Movies In Theaters This Friday, February 24, 2012: Act of Valor, Gone and more
There are quite a few wide releases coming out this week. I can’t say that I am really looking forward to any of them, so I’ll just let you look through them and make your choice. Have a great weekend!
An unprecedented blend of real-life heroism and original filmmaking, Act of Valor stars a group of active-duty U.S.
Navy SEALs in a film like no other in Hollywood’s history. A fictionalized account of real life Navy SEAL operations, Act of
Valor features a gripping story that takes audiences on an adrenaline-fueled, edge-of-their-seat journey.
When a mission to recover a kidnapped CIA operative unexpectedly results in the discovery of an imminent, terrifying global threat, an elite team of highly trained Navy SEALs must immediately embark on a heart-stopping secret operation, the outcome of which will determine the fate of us all.
Act of Valor combines stunning combat sequences, up-to-the-minute battlefield technology, and heart-pumping emotion for the ultimate action adventure film–showcasing the skills, training and tenacity of the greatest action heroes of them all: real Navy SEALs.
In the suspense thriller, Gone, Jill Parrish (Amanda Seyfried) comes home from a night shift to discover her sister Molly (Emily Wickersham) has been abducted. Jill, having escaped from a kidnapping a year before, is convinced that the same serial killer has come back and taken Molly. The police think Jill is crazy and are unwilling to use their resources to help her. Afraid that Molly will be dead by sundown, she sets out alone on a heart-pounding chase to find the killer, expose his secrets and save her sister.
A successful, wealthy businessman, Wesley Deeds (Tyler Perry) has always done what’s expected of him, whether it’s assuming the helm of his father’s company, tolerating his brother’s misbehavior at the office or planning to marry his beautiful but restless fiancée, Natalie (Gabrielle Union). But Wesley is jolted out of his predictable routine when he meets Lindsey (Thandie Newton), a down-on-her-luck single mother who works on the cleaning crew in his office building. When he offers to help her get back on her feet, the chance encounter with someone so far outside his usual circle ignites something in Wesley. This one good deed may finally spark his courage to exchange the life that’s expected of him for the life he’s always really wanted.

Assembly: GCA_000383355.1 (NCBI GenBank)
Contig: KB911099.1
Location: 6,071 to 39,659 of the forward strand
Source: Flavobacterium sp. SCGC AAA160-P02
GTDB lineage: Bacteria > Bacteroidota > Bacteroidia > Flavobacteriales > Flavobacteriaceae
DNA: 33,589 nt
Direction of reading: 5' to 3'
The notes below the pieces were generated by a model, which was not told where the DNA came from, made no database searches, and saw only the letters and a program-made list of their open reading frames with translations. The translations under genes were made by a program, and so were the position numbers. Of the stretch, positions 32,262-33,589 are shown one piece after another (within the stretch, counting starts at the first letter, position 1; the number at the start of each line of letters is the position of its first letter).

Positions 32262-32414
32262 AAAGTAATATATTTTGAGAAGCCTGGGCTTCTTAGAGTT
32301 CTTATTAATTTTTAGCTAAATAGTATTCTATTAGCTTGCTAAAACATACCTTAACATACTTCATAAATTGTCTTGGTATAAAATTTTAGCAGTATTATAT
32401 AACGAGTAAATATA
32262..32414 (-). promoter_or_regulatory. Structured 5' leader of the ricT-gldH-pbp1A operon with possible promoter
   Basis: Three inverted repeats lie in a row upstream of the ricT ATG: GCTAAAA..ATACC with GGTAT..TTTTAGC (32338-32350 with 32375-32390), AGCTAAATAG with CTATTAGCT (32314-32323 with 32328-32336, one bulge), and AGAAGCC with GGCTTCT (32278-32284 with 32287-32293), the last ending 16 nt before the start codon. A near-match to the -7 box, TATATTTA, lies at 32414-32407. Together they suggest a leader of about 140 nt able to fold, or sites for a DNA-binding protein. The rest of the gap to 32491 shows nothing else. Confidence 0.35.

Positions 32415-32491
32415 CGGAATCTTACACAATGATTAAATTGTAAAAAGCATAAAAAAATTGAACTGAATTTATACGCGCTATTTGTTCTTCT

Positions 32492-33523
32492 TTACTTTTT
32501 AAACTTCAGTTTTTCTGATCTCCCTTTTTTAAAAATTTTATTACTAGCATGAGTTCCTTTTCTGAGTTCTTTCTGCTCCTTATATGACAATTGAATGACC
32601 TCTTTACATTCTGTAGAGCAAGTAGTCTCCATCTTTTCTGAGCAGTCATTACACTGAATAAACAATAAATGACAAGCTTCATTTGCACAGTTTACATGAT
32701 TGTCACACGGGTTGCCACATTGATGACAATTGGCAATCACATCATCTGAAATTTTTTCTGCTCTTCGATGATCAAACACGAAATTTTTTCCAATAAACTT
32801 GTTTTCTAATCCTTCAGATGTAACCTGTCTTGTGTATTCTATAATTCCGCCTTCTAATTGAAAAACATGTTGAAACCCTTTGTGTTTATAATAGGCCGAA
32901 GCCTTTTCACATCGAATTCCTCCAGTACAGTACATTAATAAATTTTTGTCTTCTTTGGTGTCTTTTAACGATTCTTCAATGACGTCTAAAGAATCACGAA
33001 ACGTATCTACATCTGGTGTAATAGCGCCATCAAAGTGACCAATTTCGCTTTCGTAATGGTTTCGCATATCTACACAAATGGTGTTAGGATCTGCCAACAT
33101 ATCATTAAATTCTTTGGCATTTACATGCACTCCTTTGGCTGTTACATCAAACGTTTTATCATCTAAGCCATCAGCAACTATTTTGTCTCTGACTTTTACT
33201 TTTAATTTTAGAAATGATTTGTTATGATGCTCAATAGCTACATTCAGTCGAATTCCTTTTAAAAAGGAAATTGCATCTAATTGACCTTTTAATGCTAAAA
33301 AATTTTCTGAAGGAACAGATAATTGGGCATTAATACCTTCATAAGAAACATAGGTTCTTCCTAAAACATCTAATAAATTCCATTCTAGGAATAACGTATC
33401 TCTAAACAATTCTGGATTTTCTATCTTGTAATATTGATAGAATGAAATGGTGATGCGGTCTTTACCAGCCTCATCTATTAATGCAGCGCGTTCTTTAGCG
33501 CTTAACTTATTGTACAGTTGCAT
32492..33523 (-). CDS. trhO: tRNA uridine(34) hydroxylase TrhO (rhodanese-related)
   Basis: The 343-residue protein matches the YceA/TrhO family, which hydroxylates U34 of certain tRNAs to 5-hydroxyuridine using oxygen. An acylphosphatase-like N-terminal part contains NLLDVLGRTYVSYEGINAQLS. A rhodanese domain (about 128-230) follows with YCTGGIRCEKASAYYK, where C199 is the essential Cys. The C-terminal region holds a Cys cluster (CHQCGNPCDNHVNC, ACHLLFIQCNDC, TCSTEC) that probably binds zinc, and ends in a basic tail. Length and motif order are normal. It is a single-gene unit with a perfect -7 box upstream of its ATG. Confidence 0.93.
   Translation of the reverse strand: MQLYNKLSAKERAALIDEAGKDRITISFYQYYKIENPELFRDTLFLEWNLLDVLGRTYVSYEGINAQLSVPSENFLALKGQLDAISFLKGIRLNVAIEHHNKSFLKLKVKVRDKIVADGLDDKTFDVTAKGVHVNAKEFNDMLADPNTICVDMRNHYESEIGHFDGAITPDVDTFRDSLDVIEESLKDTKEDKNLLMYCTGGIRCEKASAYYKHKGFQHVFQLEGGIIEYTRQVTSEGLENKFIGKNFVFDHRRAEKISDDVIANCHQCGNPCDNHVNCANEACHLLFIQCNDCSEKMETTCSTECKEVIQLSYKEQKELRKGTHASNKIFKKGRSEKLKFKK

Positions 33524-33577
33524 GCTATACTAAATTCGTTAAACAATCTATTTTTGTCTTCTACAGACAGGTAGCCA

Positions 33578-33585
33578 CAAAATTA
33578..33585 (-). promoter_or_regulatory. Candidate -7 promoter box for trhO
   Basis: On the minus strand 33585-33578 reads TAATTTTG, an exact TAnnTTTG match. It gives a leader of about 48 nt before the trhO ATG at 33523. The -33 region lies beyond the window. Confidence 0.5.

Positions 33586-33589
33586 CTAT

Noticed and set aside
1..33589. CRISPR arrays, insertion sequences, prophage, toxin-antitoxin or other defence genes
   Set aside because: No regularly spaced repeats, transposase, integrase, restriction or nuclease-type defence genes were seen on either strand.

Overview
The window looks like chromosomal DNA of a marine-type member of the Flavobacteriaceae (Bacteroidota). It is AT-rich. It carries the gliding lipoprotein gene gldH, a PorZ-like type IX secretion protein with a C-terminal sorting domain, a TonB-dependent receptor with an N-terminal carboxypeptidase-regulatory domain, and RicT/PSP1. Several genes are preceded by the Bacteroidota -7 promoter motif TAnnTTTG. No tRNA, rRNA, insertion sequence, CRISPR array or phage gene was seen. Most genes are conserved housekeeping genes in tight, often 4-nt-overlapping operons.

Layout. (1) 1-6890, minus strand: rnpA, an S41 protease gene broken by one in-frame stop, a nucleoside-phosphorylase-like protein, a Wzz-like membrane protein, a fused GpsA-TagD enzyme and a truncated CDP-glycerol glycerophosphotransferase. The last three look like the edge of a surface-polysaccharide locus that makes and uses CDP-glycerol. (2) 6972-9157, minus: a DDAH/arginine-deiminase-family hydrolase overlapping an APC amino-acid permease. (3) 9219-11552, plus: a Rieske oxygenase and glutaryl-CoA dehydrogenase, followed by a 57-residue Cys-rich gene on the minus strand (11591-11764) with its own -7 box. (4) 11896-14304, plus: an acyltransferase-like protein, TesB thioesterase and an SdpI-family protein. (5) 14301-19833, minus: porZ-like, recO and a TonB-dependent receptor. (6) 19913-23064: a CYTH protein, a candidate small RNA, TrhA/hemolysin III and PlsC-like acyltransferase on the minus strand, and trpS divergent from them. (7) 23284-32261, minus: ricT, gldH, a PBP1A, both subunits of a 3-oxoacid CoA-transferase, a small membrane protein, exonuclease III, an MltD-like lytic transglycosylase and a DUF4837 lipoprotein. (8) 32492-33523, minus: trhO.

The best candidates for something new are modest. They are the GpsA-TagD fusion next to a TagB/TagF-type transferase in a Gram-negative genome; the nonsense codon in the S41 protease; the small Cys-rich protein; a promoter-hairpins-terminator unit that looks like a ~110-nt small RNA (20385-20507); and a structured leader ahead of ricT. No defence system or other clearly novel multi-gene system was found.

Paul Rudd and Jennifer Aniston star in Wanderlust, a comedy from director David Wain (Role Models) and producer Judd Apatow (Knocked Up) about a couple who leaves the pressures of the big city and joins a freewheeling community where the only rule is to be yourself.
George (Rudd) and Linda (Aniston) are an overextended, stressed out Manhattan couple. After George is downsized out of his job, they find themselves with only one option: to move in with George’s awful brother in Atlanta.
On the way there, George and Linda stumble upon Elysium, an idyllic community populated by colorful characters who embrace a different way of looking at things. Money? It can’t buy happiness. Careers? Who needs them? Clothes? Only if you want them.
Is Elysium the fresh start George and Linda need? Or will the change of perspective cause more problems than it solves?
The Forgiveness of Blood
Winner of the Silver Bear for Best Screenplay at the Berlin Film Festival, the powerful and richly textured second feature from Joshua Marston (Maria Full of Grace) focuses on an Albanian family caught up in a blood feud. Nik (Tristan Halilaj) is a carefree teenager in a small town with a crush on the school beauty and ambitions to start his own internet café. His world is suddenly up-ended when his father and uncle become entangled in a land dispute that leaves a fellow villager murdered. According to a centuries-old code of law, this entitles the dead man’s family to take the life of a male from Nik’s family as retribution. His uncle in jail and his father in hiding, Nik is the prime target and confined to the home while his younger sister Rudina (Sindi Laçej) is forced to leave school and take over their father’s business. Working with non-professional Albanian actors and a local co-writer, Marston boldly contrasts antiquated traditions with the lives of the young people whose future is put at risk by them.